The Children’s Commissioner’s 2019 childhood vulnerability report examines the latest scale of, and trends over time in, rates of childhood vulnerability. As with last year, we have estimated the total number of children in England currently receiving statutory support or intervention (those who are ‘in the system’). Based on the latest available data, we believe this to be 723,000 children – slightly higher than last year’s figure of 710,000. We estimate that 2.3 million children are living with risk because of a vulnerable family background.
Within this group, we estimate that more than a third – 829,000 children – are ‘invisible’ (in the sense of not being known to services) and therefore not getting any support. Another 761,000 children – around a third – are known to services, but their level of support is unclear. Adding these two groups together, means that there are 1.6 million children from a vulnerable family background for whom the support is either patchy or non-existent.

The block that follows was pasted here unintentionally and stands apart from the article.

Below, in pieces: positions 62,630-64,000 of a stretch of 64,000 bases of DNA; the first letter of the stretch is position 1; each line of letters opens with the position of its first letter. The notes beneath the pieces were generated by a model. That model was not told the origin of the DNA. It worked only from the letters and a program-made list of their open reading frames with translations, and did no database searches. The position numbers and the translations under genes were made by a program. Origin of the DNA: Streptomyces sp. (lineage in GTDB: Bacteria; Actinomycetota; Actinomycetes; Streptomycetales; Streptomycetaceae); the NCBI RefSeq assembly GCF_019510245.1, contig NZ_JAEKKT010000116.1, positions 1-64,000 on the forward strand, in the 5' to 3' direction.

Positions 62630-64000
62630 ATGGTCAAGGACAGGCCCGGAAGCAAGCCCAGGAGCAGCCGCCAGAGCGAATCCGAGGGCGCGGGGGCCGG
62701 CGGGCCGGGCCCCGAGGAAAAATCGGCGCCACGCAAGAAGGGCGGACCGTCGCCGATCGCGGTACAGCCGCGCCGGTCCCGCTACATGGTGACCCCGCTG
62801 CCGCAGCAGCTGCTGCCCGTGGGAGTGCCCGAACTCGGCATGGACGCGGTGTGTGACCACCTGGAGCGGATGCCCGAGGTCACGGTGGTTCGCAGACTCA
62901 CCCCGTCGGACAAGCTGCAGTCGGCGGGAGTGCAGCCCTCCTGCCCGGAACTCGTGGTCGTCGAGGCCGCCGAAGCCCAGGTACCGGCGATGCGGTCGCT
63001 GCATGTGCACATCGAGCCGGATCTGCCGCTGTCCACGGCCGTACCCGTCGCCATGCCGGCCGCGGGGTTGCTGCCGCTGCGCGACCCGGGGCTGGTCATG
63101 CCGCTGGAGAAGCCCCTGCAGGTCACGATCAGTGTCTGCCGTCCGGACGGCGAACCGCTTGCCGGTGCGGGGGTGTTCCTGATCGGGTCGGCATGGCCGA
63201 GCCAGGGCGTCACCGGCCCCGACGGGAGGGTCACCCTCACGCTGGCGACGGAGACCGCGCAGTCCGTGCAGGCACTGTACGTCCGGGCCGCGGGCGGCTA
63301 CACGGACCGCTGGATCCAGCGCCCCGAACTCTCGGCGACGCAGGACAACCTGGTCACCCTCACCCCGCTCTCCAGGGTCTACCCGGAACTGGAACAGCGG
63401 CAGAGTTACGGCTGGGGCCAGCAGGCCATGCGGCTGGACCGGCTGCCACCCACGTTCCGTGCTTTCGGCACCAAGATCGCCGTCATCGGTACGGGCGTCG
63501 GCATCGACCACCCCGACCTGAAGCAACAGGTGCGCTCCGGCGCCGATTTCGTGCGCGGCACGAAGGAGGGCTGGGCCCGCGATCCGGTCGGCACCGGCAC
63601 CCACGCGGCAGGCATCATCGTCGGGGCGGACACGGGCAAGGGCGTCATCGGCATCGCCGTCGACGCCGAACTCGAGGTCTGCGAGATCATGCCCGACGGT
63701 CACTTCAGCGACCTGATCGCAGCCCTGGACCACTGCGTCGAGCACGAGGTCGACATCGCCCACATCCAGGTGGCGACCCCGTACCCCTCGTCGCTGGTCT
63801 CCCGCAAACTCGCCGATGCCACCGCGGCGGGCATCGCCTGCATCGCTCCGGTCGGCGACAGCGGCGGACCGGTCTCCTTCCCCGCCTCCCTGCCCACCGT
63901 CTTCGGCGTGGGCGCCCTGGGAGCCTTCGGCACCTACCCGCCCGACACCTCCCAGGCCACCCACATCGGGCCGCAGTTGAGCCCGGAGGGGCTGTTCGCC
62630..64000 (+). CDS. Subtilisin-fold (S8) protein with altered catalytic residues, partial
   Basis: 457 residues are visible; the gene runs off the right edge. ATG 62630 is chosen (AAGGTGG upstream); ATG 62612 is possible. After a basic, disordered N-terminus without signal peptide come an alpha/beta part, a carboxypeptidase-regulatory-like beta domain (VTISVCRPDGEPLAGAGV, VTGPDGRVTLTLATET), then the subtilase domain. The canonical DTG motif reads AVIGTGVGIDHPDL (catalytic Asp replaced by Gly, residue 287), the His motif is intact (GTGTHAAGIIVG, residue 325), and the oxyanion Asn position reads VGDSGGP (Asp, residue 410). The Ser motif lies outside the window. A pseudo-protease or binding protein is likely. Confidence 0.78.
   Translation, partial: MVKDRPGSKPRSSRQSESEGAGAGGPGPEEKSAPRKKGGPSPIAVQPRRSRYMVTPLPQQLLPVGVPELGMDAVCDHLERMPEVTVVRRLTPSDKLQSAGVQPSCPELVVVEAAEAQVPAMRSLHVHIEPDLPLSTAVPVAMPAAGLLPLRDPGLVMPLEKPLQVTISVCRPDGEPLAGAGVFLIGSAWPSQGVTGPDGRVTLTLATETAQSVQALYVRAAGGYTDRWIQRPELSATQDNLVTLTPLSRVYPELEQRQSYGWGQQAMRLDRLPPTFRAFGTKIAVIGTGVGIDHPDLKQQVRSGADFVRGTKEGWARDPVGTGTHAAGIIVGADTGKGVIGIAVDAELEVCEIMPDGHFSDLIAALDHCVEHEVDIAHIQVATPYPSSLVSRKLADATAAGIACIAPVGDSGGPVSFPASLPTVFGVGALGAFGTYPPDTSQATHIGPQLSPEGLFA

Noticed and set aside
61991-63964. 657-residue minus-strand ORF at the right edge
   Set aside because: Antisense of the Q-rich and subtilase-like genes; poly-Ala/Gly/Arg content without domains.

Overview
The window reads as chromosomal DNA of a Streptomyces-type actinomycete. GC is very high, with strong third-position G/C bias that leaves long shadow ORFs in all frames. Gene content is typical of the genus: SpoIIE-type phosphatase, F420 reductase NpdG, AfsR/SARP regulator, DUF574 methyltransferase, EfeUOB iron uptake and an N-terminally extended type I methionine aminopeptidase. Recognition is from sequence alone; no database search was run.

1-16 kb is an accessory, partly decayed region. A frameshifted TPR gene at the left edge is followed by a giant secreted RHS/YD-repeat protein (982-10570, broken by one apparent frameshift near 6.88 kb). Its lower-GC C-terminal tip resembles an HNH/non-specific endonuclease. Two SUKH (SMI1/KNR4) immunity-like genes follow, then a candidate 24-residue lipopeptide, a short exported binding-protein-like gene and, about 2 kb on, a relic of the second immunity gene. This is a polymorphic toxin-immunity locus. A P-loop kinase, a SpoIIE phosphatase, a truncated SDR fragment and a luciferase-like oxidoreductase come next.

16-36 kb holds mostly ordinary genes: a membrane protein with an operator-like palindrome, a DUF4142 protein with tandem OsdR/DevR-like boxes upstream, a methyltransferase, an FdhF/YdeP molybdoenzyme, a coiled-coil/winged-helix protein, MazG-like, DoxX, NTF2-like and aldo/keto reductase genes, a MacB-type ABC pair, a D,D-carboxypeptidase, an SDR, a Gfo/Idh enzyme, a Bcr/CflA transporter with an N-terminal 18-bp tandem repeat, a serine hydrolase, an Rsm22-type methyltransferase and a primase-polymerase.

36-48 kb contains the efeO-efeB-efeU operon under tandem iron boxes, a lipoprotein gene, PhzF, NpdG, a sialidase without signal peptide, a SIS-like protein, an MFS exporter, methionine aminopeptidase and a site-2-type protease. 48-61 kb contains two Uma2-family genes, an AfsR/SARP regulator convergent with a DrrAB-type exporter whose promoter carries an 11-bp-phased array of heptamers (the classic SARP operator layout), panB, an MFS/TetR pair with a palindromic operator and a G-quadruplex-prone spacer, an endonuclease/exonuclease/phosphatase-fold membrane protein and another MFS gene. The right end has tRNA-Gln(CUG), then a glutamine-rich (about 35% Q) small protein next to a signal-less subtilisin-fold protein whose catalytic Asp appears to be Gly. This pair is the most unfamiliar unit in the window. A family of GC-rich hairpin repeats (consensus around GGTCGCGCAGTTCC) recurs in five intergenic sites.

Just over half of these children are ‘invisible’ to services. The remaining 669,000 children – around 3 in 10 of the 2.3 million – are currently being helped through a formal, national programme of support. Some of this is through the Troubled Families programme, while the rest is through various forms of children’s social care. Around 128,000 children from a vulnerable family background are receiving the most intensive forms of statutory support, such as being in care or on a child protection plan.
2.3m children growing up with a vulnerable family background
1.6m children in families with complex needs for which there is no national established, recognised form of support